You are viewing documentation for an older version. For current documentation - click here.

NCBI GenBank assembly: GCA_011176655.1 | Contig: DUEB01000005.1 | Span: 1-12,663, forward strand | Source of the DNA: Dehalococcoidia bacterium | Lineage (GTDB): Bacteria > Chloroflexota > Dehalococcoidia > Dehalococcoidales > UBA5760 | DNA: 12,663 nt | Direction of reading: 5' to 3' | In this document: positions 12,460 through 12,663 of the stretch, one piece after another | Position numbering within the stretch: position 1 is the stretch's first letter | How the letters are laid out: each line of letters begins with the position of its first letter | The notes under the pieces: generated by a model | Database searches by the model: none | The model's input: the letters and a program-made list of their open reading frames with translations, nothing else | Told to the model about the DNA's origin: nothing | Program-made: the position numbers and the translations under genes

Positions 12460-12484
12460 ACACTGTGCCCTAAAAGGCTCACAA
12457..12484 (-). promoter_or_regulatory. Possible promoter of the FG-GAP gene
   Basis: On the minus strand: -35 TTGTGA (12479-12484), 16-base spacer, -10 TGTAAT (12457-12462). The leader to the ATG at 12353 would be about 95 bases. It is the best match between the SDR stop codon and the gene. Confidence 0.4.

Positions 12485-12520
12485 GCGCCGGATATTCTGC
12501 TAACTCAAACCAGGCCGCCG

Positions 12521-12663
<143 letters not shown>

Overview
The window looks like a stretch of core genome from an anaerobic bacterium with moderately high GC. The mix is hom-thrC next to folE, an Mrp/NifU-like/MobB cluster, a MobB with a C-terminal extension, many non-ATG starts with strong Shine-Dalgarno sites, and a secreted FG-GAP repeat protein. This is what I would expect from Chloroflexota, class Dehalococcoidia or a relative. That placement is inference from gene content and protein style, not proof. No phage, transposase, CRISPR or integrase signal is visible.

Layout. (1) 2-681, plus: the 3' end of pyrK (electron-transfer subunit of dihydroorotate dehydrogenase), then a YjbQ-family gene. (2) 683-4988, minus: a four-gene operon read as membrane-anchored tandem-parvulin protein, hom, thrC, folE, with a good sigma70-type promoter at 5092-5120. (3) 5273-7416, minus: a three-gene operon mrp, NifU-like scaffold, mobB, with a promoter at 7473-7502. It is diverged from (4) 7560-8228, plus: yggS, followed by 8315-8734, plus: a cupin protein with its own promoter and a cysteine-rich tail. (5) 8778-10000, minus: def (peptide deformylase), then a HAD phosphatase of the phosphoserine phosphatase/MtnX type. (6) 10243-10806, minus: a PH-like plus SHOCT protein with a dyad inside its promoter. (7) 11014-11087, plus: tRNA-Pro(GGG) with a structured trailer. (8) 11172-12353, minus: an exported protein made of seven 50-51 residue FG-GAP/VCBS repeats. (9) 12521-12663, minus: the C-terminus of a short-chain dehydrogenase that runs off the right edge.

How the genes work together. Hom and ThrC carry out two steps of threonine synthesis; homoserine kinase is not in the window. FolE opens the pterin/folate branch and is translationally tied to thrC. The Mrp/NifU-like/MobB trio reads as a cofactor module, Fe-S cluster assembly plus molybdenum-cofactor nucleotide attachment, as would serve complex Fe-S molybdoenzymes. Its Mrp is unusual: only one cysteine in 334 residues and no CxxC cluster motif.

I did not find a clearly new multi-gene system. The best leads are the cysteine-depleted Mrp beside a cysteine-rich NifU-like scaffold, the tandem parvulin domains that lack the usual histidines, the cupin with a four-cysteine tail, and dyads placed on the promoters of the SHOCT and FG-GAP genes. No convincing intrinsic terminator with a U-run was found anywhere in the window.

Number Scaling Number scaling lets you define your own scales for numbers and then apply it to all numbers on the chart. Basic Example Let's start with the most basic example which is already defined in FusionWidgets XT - thousands and millions scale. If your numbers on the chart are greater than 1000, FusionWidgets XT gives you the option to scale them to K (Thousands) or M (Millions). For example, if you plot an angular gauge with dial values as 3400 and 17400 and use number scaling by setting , you'll see the following chart: As you can see above, FusionWidgets XT has scaled the numbers down to K. By default, FusionWidgets XT has the K,M (1000,1000) scaling defined for each chart. You can, however, change it to anything you wish. Let's see it in the next example. Adding billions to default scaling FusionWidgets XT, by default, has 1000,1000 (K,M) scaling defined for all charts. It doesn't have the scaling for billions defined. Let's modify the number scaling to add billion so that the final scale looks like 1000,1000,1000 (K,M,B). This scale, in human terms, will look something as under: 1000 = 1 K 1000 K = 1 M 1000 M = 1 B Now, to convert this scale into FusionWidgets XT XML format, you'll have to do the following: Define your own scale for the chart as under: If you carefully see this and match it with previous table, you'll find that whatever numeric figure was present on the left hand side of the table is put in numberScaleValue and whatever unit was present on the right side of the scale table has been put under numberScaleUnit - all separated by commas. Set the chart formatting flag to on as under: When you now view a chart containing data in billions, you'll see as under. Note that the chart now contains figure both in millions and billions. The XML/JSON for the above chart is: ```                                                                  ``` ```{ "chart": { "lowerlimit": "0", "upperlimit": "2000000000", "lowerlimitdisplay": "Bad", "upperlimitdisplay": "Good", "numberscalevalue": "1000,1000,1000", "numberscaleunit": "K,M,B", "formatnumberscale": "1" }, "colorrange": { "color": [ { "minvalue": "0", "maxvalue": "1000000000", "code": "FF654F" }, { "minvalue": "1000000000", "maxvalue": "1400000000", "code": "F6BD0F" }, { "minvalue": "1400000000", "maxvalue": "2000000000", "code": "8BBA00" } ] }, "dials": { "dial": [ { "value": "340000000", "rearextension": "10" }, { "value": "1740000000", "rearextension": "10" } ] } }``` Another Example - Putting time in scale Let's consider another example where we intend to plot time related figures on the chart. Say we're plotting a chart which indicates the time taken by a machine to do a particular task. The task can take any time ranging from a few seconds to few days. And we've the data for the task in seconds itself. Now, if we were to show all the data on the chart in seconds only, it won't appear too legible. What we can do is build a scale indicating time and then specify it to the chart. This scale, in human terms, will look something as under: 60 seconds = 1 minute 60 minute = 1 hr 24 hrs = 1 day 7 days = 1 week Now, to convert this scale into FusionWidgets XT XML format, you'll have to do it as under: First you need to define the unit of the data which you're providing. Like, in this example, you're providing all data in seconds. So, the default number scale will be represented in seconds. We can represent it as under: Next, we define our own scale for the chart as under: Again, if you carefully see this and match it with our range, you'll find that whatever numeric figures are present on the left side of the range have been put in numberScaleValue and whatever units are present on the right side of the scale have been put under numberScaleUnit - all separated by commas. Set the chart formatting flags to on as under: The entire XML/JSON looks as under: ```                                      ``` ```{ "chart": { "lowerlimit": "0", "upperlimit": "100000", "numberscalevalue": "60,60,24,7", "numberscaleunit": "min,hr,day,wk", "formatnumberscale": "1" }, "colorrange": { "color": [ { "minvalue": "0", "maxvalue": "100000", "code": "F6BD0F" } ] }, "dials": { "dial": [ { "value": "340", "rearextension": "10" }, { "value": "17400", "rearextension": "10" } ] } }``` When you now view the chart, you'll see that all the data has been automatically scaled to the best value. Like: 100000s - the upper limit was converted to 1.16 days 340s - the 1st dial's value was converted to 5.67 min 17400s - the 2nd dial's value was converted to 4.83 hours and so on... Storage Size Example Take another example, where you're plotting a chart indicating memory usage of a network server. The usage can be from few bits to a few gigabytes. Again, you've all your data in bits - so we can render the range as under: 8 bits = 1 Byte 1024 bytes = 1 KB 1024 KB = 1 MB 1024 MB = 1 GB 1024 GB = 1 TB And the XML can be written as under: Length/Distance Example Let's consider another length/distance example. The standard length/distance range can be rendered as under (with inches being the default unit): 12 inches = 1 feet 3 feet = 1 yard 1760 yards = 1 mile So, we can write the XML as under: